“We are so excited to have the Artosphere Festival Orchestra return for its seventh season in Northwest Arkansas,” Walton Arts Center President and CEO Peter B. Lane said. “Participating musicians have performed across the United States, Europe and Asia … delivering outstanding chamber music and orchestral performances, and regularly bringing audiences to their feet. We’re thrilled to welcome Maestro Rovaris and the entire AFO ‘home’ for yet another exceptional festival season!”

If you can’t make any of these shows, grab a pint and set back to enjoy some tunes as the Artosphere Festival Orchestra ensembles perform casual “pop-up concerts” around downtown and Dickson Street on May 18 at 7 pm. Check Artosphere App for an up-to-date list of pop-up concerts.

The Chapel Music Series allows patrons to experience exquisite music in fascinating settings like local churches and architectural marvels on May 9, 11, 13 & 16. Highlights include Grammy® nominee and IBMA Female Vocalist of the Year Claire Lynch at the E. Fay Jones-designed Mildred B. Cooper Memorial Chapel in Bella Vista on Thursday, May 11 at 6:30 pm (Tickets: $10).  On May 13, catch Live from Crystal Bridges: Dover Quartet  at the museum at 4 pm (Tickets: $25). This performance will feature Four Miniatures for String Quartet by Richard Danielpour, which was commissioned for the Dover Quartet by Walton Arts Center and Artosphere. If you’re into more traditional music, Irish music composer and interpreter Séamus Egan will take you back with a performance at Sassafras Springs’ old Chapel Ruins on Tuesday, May 16 at 6:30(Tickets:  $10)

Artosphere offers many other festival events such as Manual Cinema’s Lula del Ray at Walton Arts Center, Baum Walker Hall, on Thursday, May 4, 7 pm (Tickets: $10). A unique blend of storytelling that combines vintage overhead projectors, shadow puppets, actors in silhouette and live music, Lula del Ray tells the story (almost entirely without dialogue) of an adolescent girl, who lives with her mother in the middle of the desert, and becomes obsessed with a soulful country music duo and runs away from home.

International issues also arise during Artosphere. In keeping with the nature theme, the Joy Pratt Markham at Walton Arts Center will host Gallery Glacial Shifts, Changing Perspectives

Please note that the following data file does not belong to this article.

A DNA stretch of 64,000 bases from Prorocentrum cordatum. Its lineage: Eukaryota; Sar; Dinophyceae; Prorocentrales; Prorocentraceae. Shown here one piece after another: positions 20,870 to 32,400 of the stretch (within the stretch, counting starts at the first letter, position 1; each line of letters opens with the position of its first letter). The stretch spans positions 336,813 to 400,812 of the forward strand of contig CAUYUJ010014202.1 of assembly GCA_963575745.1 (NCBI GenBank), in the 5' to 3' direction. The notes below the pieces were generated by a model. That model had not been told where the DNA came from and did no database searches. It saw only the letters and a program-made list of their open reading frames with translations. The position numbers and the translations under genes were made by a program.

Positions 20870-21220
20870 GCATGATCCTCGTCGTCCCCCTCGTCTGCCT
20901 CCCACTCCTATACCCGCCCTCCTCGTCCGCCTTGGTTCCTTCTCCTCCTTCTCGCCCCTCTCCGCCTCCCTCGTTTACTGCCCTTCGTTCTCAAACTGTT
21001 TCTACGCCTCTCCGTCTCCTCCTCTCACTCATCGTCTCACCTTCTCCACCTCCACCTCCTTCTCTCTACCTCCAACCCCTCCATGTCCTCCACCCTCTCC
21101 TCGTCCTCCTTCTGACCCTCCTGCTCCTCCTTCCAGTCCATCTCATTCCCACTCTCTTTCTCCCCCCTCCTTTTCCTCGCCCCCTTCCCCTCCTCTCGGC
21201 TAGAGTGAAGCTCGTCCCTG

Works by Diane Burko, opening on Thursday May 14. Walking the line between science and art, this free exhibit showcases the artist’s work documenting glacial melt and other dramatic changes caused by global warming.

For the kids, be sure to check out Compagnia TPO: The Painted Garden at Walton Arts Center, Starr Theater, on Saturday, May 6, 11 am2 pm4 pm (Tickets: $10). Watch dancers, performers and even the audience interact with four virtual landscapes that associated with a different color and inspired by the memories of painter Rebwar Saeed’s childhood in Kurdistan. This delightful performance features a digitally crafted world of gorgeous sounds and images that can be altered by movement to allow children to explore culture and space.

Another captivating visual performance is MOMIX Opus Cactus at Walton Arts Center, Baum Walker Hall, on Sunday, May 7 at 7 pm (Tickets: $15-$45). MOMIX has garnered a reputation for inventiveness and physical beauty for over two decades as they use dance and illusion to conjure a world of surrealistic images. This show provides a multimedia experience of the Sonoran Desert by creating images of cacti, slithering lizards and fire dancers. If the visual splendor doesn’t get you, the daring physical prowess of the performers certainly will.

Many more phenomenal events will take place during Artosphere. Be sure to download the free app to find the most update information. Tickets can be purchased in-person at the Walton Arts Center Box Office by calling 479.443.5600 or online.